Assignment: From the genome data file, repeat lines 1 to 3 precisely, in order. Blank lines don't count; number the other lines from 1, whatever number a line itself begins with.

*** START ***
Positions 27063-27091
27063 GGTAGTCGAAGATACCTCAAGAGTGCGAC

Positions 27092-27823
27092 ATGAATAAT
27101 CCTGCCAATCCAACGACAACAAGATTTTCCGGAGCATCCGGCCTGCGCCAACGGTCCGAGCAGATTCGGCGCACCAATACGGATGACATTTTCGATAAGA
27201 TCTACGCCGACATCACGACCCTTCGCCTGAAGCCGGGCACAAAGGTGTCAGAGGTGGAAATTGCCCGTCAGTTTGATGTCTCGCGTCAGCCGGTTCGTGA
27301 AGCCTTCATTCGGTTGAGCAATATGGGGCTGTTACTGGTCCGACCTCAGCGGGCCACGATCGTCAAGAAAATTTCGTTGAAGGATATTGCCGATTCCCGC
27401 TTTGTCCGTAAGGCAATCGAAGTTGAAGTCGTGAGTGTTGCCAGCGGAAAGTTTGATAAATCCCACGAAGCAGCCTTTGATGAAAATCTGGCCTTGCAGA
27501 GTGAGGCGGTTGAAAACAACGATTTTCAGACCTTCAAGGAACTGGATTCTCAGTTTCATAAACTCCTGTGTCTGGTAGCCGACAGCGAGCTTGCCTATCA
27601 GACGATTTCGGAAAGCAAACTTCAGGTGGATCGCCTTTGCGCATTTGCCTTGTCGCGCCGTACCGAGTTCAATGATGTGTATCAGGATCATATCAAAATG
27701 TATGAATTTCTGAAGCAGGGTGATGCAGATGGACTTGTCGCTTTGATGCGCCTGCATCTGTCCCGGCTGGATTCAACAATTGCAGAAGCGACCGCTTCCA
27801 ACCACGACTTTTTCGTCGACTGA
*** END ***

Positions 27063-27091
27063 GGTAGTCGAAGATACCTCAAGAGTGCGAC

Positions 27092-27823